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More than $1.1 million has been spent over the last five years to demolish about 320 abandoned Springfield homes, and now officials are dealing with an expensive problem of maintaining the empty lots.
While the demolition program is considered a success, it has increased the need to mow abandoned lots during the spring and summer. Government officials are now trying to put the properties back into productive use and lessen the amount of lawn cutting they have to pay for.
The city spends about $90,000 per year on mowing vacant lots, abandoned lots and code enforcement actions each spring and summer.
The large number of abandoned lots can be difficult to maintain during rainy months in spring and summer, said Community Development Director Shannon Meadows.
“I’ve said it before: ‘Our success is also our failure’,” Meadows said.
The city’s mowing was inadequate last spring, and city officials say they need to do everything they can to improve this spring, said Mayor Warren Copeland. He received several complaints from residents about the tall grass and weeds, but said he and other staff members were already passing on their own complaints.
“It was a great year for growing grass,” Copeland said. “That’s why the golf courses all had nice green grass. But that also means we’ve got a problem with all our vacant lots.”
Newly-created programs such as the Mow-To-Own, Clark County Land Reutilization Corp. and rain garden programs are designed to put the land back into productive use.
The programs in place are a great start, said Copeland. But the city has to do other things to reduce the amount of mowing done each spring by putting those lots back into productive use.
“It’s such a visible problem,” he said.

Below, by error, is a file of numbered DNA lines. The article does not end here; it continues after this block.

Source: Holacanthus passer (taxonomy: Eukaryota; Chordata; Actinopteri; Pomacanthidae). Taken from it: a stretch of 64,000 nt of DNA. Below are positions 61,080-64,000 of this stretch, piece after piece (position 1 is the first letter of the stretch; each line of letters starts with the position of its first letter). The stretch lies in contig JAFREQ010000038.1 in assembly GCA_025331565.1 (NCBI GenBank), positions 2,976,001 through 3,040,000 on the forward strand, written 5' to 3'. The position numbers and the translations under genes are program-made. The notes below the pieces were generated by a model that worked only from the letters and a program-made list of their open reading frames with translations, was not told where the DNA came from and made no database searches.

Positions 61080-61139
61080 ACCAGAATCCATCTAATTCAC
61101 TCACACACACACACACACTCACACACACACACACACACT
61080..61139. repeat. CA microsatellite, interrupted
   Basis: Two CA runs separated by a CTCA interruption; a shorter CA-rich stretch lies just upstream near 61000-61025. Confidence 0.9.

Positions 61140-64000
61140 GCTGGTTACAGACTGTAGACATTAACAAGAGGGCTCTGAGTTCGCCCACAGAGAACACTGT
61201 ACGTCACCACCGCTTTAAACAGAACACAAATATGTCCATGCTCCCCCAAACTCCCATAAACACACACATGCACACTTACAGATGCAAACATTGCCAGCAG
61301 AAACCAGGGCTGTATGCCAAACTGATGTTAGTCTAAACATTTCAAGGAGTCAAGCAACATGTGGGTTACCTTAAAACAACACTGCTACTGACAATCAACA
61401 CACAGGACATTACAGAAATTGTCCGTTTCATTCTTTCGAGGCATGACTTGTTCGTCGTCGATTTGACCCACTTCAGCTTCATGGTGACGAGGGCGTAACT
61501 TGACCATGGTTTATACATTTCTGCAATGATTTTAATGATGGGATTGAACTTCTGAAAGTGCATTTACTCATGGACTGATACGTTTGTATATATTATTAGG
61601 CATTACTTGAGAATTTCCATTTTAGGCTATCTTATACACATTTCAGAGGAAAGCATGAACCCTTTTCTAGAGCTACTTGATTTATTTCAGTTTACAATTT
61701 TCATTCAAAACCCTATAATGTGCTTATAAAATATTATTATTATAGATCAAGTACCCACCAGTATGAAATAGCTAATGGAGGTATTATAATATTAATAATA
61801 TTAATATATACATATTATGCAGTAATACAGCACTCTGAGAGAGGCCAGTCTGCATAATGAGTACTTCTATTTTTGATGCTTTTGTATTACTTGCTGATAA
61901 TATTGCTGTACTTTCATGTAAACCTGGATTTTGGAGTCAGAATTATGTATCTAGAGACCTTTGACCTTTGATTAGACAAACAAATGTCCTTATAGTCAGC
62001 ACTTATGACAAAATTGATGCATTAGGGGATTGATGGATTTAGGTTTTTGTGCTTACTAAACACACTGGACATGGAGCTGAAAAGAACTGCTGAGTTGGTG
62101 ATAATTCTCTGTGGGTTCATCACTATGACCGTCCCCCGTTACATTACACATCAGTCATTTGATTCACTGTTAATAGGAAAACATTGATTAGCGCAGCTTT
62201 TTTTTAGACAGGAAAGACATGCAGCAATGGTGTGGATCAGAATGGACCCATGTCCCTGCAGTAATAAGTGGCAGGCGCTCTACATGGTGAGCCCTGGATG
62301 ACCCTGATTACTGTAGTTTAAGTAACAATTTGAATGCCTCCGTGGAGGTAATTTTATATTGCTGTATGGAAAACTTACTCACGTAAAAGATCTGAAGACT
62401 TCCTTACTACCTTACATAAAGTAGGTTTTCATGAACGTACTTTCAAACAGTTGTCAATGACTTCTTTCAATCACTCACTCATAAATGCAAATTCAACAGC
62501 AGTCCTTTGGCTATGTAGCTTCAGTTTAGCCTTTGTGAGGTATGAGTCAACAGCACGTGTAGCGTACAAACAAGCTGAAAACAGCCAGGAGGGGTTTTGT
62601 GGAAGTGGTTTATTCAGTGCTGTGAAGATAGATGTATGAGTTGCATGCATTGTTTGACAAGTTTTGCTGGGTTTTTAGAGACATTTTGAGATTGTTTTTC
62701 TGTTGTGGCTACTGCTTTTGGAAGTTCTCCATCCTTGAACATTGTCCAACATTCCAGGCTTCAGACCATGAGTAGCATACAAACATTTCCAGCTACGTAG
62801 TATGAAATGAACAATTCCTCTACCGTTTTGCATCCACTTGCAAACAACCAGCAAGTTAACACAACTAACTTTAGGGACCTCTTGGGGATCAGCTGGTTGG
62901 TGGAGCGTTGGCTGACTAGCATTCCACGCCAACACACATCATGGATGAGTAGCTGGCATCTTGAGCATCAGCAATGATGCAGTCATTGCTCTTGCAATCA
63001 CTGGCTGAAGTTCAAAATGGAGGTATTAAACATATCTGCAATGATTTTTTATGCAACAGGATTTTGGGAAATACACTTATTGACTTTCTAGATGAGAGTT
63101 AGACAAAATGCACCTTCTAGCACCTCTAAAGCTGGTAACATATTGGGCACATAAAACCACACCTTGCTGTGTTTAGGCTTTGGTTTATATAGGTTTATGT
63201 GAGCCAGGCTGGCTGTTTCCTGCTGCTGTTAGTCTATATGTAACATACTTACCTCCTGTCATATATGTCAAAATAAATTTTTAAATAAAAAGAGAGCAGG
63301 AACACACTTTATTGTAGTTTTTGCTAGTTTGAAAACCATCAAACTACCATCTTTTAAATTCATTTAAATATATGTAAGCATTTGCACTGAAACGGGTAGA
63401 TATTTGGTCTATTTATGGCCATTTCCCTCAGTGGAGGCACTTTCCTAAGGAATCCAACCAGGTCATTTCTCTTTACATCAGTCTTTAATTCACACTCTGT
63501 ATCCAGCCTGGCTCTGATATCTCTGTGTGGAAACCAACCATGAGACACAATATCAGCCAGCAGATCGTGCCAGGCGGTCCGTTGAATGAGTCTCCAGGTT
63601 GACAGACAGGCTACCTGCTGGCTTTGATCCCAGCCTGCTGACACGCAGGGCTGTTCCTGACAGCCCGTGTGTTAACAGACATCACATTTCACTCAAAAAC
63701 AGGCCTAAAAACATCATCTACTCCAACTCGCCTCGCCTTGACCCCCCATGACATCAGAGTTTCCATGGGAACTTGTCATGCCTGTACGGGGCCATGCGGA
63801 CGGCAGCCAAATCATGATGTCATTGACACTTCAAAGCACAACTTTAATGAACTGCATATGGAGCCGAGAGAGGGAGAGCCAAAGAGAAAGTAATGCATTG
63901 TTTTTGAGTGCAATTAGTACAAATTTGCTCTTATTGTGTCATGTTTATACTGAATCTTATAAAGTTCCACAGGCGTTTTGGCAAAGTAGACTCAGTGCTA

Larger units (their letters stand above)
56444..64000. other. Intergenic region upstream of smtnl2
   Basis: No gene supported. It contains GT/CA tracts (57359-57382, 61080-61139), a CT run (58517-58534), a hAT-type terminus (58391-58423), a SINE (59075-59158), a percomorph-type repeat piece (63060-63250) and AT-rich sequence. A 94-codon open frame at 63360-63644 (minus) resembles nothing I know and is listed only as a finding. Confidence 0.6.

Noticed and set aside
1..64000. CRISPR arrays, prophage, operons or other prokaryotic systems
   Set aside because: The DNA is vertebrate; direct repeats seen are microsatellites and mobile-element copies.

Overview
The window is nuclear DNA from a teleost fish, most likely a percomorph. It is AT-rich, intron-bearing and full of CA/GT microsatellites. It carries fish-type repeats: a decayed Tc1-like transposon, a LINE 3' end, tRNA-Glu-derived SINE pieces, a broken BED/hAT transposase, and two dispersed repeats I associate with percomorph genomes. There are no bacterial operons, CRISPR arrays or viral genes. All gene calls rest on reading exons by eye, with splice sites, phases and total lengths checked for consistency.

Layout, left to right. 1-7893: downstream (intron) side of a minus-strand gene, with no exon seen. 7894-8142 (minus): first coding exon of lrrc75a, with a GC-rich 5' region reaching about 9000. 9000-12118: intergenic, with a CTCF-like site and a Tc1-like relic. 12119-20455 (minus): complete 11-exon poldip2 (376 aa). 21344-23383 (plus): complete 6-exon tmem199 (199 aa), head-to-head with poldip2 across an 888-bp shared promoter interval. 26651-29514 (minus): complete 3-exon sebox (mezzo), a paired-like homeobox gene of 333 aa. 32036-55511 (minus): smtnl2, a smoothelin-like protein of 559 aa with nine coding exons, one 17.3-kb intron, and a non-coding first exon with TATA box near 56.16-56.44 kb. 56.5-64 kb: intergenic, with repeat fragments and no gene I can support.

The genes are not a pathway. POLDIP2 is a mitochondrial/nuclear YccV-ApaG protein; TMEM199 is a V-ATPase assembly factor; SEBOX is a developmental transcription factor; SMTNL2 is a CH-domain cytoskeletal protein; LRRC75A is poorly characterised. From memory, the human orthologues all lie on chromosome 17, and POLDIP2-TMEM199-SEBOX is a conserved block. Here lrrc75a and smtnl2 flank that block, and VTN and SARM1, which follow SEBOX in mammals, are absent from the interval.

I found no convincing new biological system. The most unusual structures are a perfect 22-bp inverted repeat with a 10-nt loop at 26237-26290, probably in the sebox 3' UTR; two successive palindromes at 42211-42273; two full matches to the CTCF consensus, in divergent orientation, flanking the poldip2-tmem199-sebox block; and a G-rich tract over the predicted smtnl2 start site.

More local demand
Vacant lots typically have a responsible party, while many of the abandoned lots have been forfeited to the state — which the city is required by law to maintain. The current abandoned lot list has about 320 properties, including 185 that have been forfeited to the state. Springfield has no choice but to maintain them.
With recent cuts to both local government and Community Development Block Grant funds, Springfield has less money for the city’s Code Enforcement department, Meadows said.
Since 2010, Springfield has demolished about 320 homes using money from the Greater Ohio Moving Forward, Neighborhood Stabilization Program and Community Development Block Grant. It is projected to demolish about 35 more properties this year.
The city also performs five to 10 emergency demolitions per year, which typically are the result of fires or other structural emergencies that have made buildings unsafe to the public. The city typically spends about $25,000 per year on emergency demolitions.
The number of properties forfeited to the state has also recently increased in the aftermath of the national foreclosure crisis, she said.
“We’re left with less federal money, less state money and much higher local demand,” Meadows said.
The city and Clark County have both worked in recent months to create ways to put vacant lots back into productive use.
While the problem won’t be solved immediately, officials are creating more tools to address the issue, Meadows said.
City commissioners recently approved the Mow-To-Own Program, a sweat equity initiative which will allow residents to mow abandoned property next to their own and eventually allow them to take ownership of the lot – without having to pay the back taxes on the property.